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emeliza

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Last night I had the pleasure of going to see Gladys Knight and the Saints Unified Voices. It was spectacular. I took my non-member mom and stepdad and I know they enjoyed it as well. The songs and music were wonderful and the speakers were funny, warm and spiritual. There were only two things that didn't work so well. The first was that the opening prayer by a local member (that I don't know) was a prayer to Jesus. It was really bizarre, but oh well.

The other thing was how many children were present...and young children. Normally this is expected with LDS gatherings. However we were specifically told not to bring children. In fact, they told us under the age of 12 should stay home and even teens were not necessarily a first choice. I did bring my 14 year old because she is interested in everything musical and I knew she would be good....and she was. At 14 if you are LDS, you should be able to sit for a few hours. :) However we did get a babysitter for our 8 year old. It wasn't easy finding a sitter for a week night and we had decided early on if we couldn't find one, my husband would stay home.

I am not sure if the other obviously LDS families that we were sitting by didn't get the memo or didn't care, but right in front of us were a number of very young children. The family sitting directly in front of us has a newborn baby and a 2 year old. They were nice, but they got quite loud, especially the 2 year old after being in the same place for 2 hours. My husband leaned forward and asked the father to please help his daughter be quiet when she was talking rather loudly during Gladys' testimony and the father did comply very nicely...no issue, but still, why at adult only events within the Church, do we still see so many children. I have been to a number of Stake Conference meetings where they stress it is 18+ and whole families or at least the younger children come with their parents.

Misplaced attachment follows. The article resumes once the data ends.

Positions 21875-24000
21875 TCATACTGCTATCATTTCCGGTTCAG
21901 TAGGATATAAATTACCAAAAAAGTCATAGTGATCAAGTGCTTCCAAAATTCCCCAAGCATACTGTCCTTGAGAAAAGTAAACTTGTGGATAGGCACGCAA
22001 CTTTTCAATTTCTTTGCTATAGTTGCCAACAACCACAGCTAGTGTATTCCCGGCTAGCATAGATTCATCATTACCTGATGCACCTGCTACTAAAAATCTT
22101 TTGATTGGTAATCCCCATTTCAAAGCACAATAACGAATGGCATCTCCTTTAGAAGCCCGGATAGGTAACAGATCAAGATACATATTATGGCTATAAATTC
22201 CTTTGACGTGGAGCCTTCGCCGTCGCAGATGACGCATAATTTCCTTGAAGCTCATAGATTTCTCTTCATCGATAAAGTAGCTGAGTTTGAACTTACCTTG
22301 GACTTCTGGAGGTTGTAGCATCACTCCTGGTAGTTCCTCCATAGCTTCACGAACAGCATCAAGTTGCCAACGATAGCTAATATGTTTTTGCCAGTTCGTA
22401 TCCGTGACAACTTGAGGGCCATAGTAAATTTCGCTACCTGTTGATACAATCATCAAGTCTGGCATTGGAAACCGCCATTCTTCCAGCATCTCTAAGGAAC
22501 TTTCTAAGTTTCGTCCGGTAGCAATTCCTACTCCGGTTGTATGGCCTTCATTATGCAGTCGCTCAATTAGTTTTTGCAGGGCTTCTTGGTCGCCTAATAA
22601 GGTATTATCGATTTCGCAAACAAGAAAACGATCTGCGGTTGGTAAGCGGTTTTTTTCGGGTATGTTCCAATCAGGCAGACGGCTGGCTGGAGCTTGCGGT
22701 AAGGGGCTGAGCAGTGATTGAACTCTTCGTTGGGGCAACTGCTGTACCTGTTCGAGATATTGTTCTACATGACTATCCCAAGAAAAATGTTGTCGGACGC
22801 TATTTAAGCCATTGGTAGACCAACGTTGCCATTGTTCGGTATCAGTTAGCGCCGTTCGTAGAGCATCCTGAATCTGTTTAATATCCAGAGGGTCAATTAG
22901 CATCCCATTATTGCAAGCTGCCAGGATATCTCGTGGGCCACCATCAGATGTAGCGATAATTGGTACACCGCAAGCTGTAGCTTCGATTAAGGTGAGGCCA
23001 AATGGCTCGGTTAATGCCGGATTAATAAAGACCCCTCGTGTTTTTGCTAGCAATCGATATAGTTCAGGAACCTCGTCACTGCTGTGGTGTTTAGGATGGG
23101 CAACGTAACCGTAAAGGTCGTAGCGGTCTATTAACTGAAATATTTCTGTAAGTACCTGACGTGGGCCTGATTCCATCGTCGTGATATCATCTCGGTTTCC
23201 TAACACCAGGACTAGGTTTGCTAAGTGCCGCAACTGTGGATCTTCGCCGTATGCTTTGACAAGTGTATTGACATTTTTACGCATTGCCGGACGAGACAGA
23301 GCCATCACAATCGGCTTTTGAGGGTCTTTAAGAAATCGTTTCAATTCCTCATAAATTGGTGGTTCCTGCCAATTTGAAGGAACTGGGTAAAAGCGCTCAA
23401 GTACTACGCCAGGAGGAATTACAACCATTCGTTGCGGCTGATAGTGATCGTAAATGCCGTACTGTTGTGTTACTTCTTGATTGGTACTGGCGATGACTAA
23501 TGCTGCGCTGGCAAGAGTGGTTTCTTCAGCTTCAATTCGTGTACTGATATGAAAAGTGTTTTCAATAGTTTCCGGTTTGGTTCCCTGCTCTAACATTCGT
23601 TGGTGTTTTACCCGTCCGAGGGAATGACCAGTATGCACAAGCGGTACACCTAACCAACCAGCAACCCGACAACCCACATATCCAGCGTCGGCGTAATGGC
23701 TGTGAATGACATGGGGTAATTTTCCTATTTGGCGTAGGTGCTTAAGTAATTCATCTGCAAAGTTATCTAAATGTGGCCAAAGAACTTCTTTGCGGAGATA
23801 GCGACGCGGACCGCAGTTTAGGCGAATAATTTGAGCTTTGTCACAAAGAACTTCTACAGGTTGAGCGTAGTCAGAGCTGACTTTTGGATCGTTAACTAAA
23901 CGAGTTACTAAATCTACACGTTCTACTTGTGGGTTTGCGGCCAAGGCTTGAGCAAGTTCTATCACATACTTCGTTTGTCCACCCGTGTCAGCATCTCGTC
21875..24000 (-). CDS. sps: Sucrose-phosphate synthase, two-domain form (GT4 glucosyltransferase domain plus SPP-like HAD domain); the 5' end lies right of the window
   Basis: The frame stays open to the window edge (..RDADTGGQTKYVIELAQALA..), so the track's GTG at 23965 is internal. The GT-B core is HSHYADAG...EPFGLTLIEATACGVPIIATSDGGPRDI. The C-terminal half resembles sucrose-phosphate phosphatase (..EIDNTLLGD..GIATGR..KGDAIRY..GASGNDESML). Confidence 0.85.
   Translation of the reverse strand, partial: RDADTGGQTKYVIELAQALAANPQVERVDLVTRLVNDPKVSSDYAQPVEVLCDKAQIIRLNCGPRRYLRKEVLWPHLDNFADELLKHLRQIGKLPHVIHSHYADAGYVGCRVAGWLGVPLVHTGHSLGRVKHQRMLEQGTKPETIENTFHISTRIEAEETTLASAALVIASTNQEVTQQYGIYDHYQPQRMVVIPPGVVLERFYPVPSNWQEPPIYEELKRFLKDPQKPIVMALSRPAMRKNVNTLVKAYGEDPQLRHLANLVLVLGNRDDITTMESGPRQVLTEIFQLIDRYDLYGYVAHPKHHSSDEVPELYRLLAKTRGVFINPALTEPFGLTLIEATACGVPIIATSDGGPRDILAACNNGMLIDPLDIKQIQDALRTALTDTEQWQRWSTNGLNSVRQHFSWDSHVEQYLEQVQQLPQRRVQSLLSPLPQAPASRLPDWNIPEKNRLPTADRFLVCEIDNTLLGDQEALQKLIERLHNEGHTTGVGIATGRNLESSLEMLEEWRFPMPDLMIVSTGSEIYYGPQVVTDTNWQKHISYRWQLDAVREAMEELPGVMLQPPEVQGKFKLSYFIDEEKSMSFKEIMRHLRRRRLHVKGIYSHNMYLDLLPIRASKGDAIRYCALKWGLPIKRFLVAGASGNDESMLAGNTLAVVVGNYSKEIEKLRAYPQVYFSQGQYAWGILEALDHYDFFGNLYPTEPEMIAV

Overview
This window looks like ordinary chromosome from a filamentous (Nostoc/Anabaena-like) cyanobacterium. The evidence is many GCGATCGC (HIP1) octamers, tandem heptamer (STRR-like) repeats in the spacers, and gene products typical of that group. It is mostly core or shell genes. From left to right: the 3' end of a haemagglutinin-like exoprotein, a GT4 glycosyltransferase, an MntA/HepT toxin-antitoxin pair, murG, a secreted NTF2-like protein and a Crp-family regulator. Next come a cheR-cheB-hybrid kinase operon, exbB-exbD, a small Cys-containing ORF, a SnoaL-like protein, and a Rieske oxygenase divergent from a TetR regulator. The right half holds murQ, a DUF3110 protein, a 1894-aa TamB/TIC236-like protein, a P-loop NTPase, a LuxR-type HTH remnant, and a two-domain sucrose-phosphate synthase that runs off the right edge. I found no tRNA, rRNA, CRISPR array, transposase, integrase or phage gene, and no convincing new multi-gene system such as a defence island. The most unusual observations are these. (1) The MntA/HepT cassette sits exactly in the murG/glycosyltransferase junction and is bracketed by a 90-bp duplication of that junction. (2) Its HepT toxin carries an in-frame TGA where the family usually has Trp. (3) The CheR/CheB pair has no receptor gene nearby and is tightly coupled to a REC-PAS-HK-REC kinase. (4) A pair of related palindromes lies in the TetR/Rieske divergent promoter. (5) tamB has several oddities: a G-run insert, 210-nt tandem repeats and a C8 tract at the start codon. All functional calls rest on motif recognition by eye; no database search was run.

Any ideas why this happens? It is because people think they are the exception or that their child won't be noisey?

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I think it's because a lot of people think they are the exception and that they should be catered too. And maybe there were a few that just didn't know?

And I think other people believe that if they can't get or afford a sitter to something they really want to go to that will probably be spiritually beneficial, that they see that as giving them permission to do whatever they have to do to get there. I actually really love that the conference center doesn't let kids younger than 8 in for general conference because i think it reminds people that when we are at certain stages of our lives, sometimes we're going to miss out on spiritual experiences because of our kids and that that's o.k. We'll have plenty of time later to share in those experiences

All it would take for it to stop happening though is for someone to make the parents leave or not let them in with their children. It sounds harsh but certain personality types of people are never going to follow these kinds of rules when they know they don't have to.

It's the same thing with my biggest pet peeve-saving huge sections of seating at stake conference. Every year they announce over the pulpit that it's not acceptable and every year there are rows and rows that are saved with scriptures and bags with only one person sitting in the area as the official 'saver'. It's so annoying because our family purposefully get's our rears (and our children's rears) up hours early so that we can get to the stake center early enough to have good seats, only to get there and hardly have anywhere to sit with 6 people in the chapel. I don't care if someone saves a seat or two-that's to be expected. But trying to save a whole huge row with two people is just retarded.

All someone in the stake would have to do is gather up all of those scriptures and bags and put them someplace safe and then seat people who arrive early in those seats one time and no one would do it anymore. But as long as people think they can get away with it, they'll continue to ignore what they've been told and do it anyway.

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All it would take for it to stop happening though is for someone to make the parents leave or not let them in with their children. It sounds harsh but certain personality types of people are never going to follow these kinds of rules when they know they don't have to.